Parents and violence: Among parents of this emerging generation, how can you fight for peace in this immersive media world of pixelated violence? And how can you send your children out into a world where violence threatens them in new and more intimate ways—from their schools to the movie theater?

The "just" use of force: Living in a free society is made possible by the rule of law and the appropriate use of violent force, whether by law enforcement or military. How can those who work in these arenas—police officers, soldiers, lawyers, judges, military chaplains, etc. — fight for peace?

Victims and doers of violence: Millions of people have been the victim of violence. Others have personally committed a violent act. Perhaps your experience with violence was private. Or maybe your community recently suffered a public display of violence. How can you fight for peace while being haunted by these acts?

Christians and violence: Finally, Christians represent an enormous part of the world's population—including a majority of the US population. As the globe's most powerful nation—one that is often more militaristic than we care to admit—what does it mean for Christ-followers in the United States to fight for peace—to support biblical policies and practices?


Violence in Numbers

The statistics related to violence are horrific: The number of homicides. The incidences of rape, domestic violence, battlefield casualties. But simply scrutinizing the numbers can mask the human side of humanity's impulse to harm others.

Our FRAMES research reveals nearly half of all adults today (47%) feel less comfortable with violence than they did 10 years ago. This increased discomfort is even more pronounced among women (55%), practicing Christians (59%), and the elderly (63%). However, the research also revealed one out of eight adults (12%) say they have become more comfortable with violence in recent years. This number is highest among Millennials—a full 20% of whom admit they are less sensitive to violence than they used to be. Despite the sheer volume of violence in entertainment as well as news reports about violent acts, a significant number of adults (42%) say their attitudes toward violence have not changed in the last ten years.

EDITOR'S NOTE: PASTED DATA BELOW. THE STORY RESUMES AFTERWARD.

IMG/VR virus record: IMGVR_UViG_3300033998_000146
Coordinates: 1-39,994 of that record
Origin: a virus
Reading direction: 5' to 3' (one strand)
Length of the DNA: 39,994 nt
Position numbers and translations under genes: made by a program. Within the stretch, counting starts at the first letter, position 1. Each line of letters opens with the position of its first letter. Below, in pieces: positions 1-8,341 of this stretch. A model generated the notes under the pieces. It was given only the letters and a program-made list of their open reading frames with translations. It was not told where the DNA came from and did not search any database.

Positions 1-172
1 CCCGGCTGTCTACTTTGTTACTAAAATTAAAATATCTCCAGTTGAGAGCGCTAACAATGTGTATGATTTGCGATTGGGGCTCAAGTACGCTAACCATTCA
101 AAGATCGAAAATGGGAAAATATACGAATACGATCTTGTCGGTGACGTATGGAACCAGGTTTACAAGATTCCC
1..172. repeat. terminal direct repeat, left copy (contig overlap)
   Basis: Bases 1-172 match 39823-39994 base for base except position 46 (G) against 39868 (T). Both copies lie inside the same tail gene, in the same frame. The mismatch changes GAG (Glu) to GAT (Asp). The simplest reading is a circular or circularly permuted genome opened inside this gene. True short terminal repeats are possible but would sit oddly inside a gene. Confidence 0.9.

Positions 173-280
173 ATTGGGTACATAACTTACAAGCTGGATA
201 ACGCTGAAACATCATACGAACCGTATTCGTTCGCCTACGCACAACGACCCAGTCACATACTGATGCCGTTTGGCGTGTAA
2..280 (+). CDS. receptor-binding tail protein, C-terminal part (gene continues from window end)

If violence is of increasing concern to most people, what tops their list of worries? About one-third of adults list bullying (36%), gangs (34%), domestic violence (33%), and foreign conflict (32%) as their top areas of concern. Among practicing Christians, two issues were more pronounced than among the general population: domestic violence and violence in entertainment.

With many sources putting the rate of domestic violence against women as high as one in four women, Christians have a good reason to be concerned.


(Continues...)

Excerpted from FIGHTING FOR PEACE by Carol Howard Merritt, Tyler Wigg-Stevenson, Stephan Joubert. Copyright © 2013 Barna Group. Excerpted by permission of ZONDERVAN.
All rights reserved. No part of this excerpt may be reproduced or reprinted without permission in writing from the publisher.
Excerpts are provided by Dial-A-Book Inc. solely for the personal use of visitors to this web site.

Table of Contents

Contents


Why You Need Frames, 7,
• Before You Read, 12,
• Infographics, 13,
• Framework BY BARNA GROUP, 19,
• The Frame BY TYLER WIGG-STEVENSON, 29,
• The Frame BY CAROL HOWARD MERRITT, 59,
• Re/Frame BY STEPHAN JOUBERT, 83,
• After You Read, 88,
• Share This Frame, 89,

About the Research, 90,

About Barna Group, 91,

Thanks, 92,

Notes, 94,

Customer Reviews